stolen iphone

iPhones are one of the most desired items on the planet when it comes to thieves and pickpockets. The resale value of a stolen iPhone makes it worth the risk of getting caught. This is despite Apple jacking up the security of their devices in the past couple of years.

Therefore, when you are buying a second-hand iPhone from someone you don’t know, you are taking a big risk. That person may be honest, but maybe not? Maybe that phone you’re holding in your hand is hotter than volcano lava?

Here are some ways to know for sure whether that phone is stolen property, and in the process protect yourself. These would also equally apply to an iPad.

Is The Phone PIN-Protected? Ask The Seller To Disable It

There is one test right away to see if the seller is the legitimate owner of the phone. If the phone is PIN-protected, ask them to disable it. If they can’t do it, you know right there and then something smells fishy.

But here’s the thing about an iPhone. If the phone is on with a PIN code, then knowing the PIN code would obviously open the phone up. But if the phone is switched off and then switched on again, you would need the PIN code and the phone’s SIM card code.

This is assuming the legitimate owner locked the SIM card with another PIN (locking the SIM is optional). The PIN code and the SIM card code are both needed to make the phone work.

To be absolutely sure everything is on the up and up, ask the seller to switch the phone off and back on again. Then take the phone from them and ask for the PIN code and SIM code. Enter the numbers they specify and if they work, the seller has just passed a major hurdle in the honesty stakes.

If the phone is protected by Touch ID (a fingerprint scan), get the seller to press their finger against the home button to unlock the phone. They will then need to wipe all the prints from the phone’s memory and deactivate Touch ID. Touch ID does not lock and unlock the SIM code though.

Rely On Your Gut

Uncertainty will start to seep in if the legitimate owner did not protect their phone with a PIN and a SIM code, or Touch ID. Despite the risks, some phone owners are still extremely lazy when it comes to personal security. Just the act of pressing their finger against the home button or entering a PIN code is seemingly too much for them.

If the phone is unprotected, there are some other things you can check. The first thing is to rely on your gut instinct.

  • Is the seller acting nervously?
  • Are they giving inconsistent replies to questions?
  • Are they avoiding eye contact, and getting irritated by the continual questioning?

A legitimate owner would not mind reassuring a potential buyer – a thief would mind. If something doesn’t feel right, walk away.

Check The Phone’s “Activation Lock” Status

When you take possession of an iPhone, and you switch on “Find my iPhone“, a feature called “Activation Lock” kicks in.

Activation Lock is when your Apple ID is securely stored on Apple’s servers and linked to your iPhone. From then on, your password is required before anyone can turn off Find My iPhone on the phone, erase your phone, or reactivate it.

So if there is no PIN code protecting the screen, and no code protecting the SIM card, the next step is “Find My iPhone“.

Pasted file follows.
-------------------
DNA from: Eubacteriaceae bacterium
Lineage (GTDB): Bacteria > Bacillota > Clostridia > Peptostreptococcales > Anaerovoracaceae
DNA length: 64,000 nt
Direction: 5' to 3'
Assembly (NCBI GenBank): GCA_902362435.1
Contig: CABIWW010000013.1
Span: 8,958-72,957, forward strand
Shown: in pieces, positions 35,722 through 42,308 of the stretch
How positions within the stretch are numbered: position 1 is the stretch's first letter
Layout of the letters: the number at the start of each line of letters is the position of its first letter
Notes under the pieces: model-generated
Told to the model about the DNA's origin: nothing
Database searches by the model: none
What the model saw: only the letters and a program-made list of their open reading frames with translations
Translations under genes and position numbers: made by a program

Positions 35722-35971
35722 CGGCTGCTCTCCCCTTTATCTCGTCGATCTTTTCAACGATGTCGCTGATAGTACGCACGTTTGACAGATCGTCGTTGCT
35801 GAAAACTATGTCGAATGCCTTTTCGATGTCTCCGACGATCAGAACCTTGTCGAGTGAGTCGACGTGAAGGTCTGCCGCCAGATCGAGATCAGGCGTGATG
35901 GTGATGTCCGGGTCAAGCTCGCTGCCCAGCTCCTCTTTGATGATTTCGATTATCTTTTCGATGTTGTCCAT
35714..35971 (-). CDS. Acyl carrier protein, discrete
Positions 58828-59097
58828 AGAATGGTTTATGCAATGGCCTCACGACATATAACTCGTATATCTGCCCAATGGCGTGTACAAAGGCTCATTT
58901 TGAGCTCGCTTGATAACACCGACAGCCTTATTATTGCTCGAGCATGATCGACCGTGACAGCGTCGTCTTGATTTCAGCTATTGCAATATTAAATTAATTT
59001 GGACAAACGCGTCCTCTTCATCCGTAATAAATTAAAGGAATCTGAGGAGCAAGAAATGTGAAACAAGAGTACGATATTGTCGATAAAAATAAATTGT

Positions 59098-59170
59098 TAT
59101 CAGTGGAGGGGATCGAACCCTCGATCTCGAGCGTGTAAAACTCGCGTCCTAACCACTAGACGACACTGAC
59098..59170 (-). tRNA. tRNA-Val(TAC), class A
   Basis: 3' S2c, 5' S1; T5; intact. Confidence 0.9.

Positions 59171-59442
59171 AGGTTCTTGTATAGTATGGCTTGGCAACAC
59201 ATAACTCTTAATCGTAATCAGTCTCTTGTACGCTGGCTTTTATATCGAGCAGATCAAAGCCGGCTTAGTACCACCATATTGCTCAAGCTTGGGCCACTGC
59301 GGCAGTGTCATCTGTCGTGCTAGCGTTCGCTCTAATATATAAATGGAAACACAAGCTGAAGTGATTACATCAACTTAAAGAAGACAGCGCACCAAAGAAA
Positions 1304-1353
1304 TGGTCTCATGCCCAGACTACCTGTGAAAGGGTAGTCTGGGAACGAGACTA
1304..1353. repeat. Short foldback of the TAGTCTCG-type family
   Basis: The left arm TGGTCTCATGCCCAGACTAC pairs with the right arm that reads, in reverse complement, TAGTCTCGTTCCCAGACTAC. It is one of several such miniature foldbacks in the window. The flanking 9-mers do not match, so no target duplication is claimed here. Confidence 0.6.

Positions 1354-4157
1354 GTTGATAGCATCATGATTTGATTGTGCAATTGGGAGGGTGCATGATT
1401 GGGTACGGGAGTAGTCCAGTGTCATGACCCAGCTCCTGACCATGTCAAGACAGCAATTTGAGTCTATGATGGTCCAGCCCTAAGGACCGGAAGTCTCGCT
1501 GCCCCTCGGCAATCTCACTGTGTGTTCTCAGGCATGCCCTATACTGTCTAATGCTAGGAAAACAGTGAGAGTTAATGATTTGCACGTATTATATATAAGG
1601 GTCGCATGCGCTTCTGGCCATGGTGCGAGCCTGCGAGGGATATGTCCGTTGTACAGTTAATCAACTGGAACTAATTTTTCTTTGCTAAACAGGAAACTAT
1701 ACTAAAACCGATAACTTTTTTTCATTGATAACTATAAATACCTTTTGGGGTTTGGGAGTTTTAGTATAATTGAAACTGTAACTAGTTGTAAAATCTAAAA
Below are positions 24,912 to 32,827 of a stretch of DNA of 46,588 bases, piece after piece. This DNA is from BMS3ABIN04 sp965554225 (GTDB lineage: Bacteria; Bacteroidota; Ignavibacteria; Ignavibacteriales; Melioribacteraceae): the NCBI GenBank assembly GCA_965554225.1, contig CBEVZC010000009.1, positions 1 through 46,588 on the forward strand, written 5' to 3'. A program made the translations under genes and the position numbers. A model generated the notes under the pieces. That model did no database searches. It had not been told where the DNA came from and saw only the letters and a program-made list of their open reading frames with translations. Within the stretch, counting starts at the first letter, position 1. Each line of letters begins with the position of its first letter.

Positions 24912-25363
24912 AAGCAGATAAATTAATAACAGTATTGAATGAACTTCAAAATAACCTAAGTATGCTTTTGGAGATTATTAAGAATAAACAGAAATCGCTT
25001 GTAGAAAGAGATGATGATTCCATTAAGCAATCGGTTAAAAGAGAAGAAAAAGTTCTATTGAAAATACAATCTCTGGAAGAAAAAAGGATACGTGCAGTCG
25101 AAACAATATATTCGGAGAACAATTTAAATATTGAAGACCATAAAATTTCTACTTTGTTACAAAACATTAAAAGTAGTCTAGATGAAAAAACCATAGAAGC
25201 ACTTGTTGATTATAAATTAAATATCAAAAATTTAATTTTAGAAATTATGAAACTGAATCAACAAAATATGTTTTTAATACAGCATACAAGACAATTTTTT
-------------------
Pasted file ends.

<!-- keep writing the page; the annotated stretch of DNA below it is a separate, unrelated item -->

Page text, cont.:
Open up Find My iPhone, and see if the phone has been put in Lost Mode. If it has, that is a strong indicator the phone is stolen.

If it is not in Lost Mode, ask the seller to put in the iCloud password and switch “Find My iPhone” off. Then ask them to completely erase the device back to factory settings. This can be done by going to the settings, and then General–>Reset–>Erase All Contents & Settings. 

When the phone screen invites you to set up your iPhone, then it is erased and ready to be used by a new owner.

Check The Phone’s IMEI Number On Apple’s Official Blacklist

swappa

Swappa maintains lists of all the blacklisted iPhone IMEI numbers. Although it should be stressed from the outset that this does not work in all countries. For example, the site blocked me here in Germany, but when I turned on my VPN to the United Kingdom and the United States, it suddenly worked.

IMEI stands for International Mobile Equipment Identity, and is essentially the identification number for that device. In much the same way as an IP address identifies a specific computer. If an iPhone is stolen, the IMEI number can be added to the blacklist to warn potential victims not to touch that phone.

To get the IMEI number of the phone, go to the number pad of the phone and dial

*#06#

The IMEI number will then appear on the screen. Write it down.

Now go to the Swappa IMEI checker and enter the number that appeared on the iPhone screen. You can do this on another computer or another smartphone. Wait a few moments for the results.

This IMEI number has come back clean, so the phone is good to be sold.

Did You Find a Stolen iPhone?

If the phone has passed all of these tests, and the seller looks like an angel with wings, then there is not much more you can do. Buying second-hand always carries with it an element of risk – the higher the value of the item, the higher the risk. All you can do is exercise good judgment and common sense.

Mark O'Neill

Freelance journalist and editor living in Würzburg, Germany. Former Managing Editor of makeuseof.com (2007-2013), and contributing writer for other sites such as PC World and Quiet Light Brokerage. Specializing in online security and privacy issues.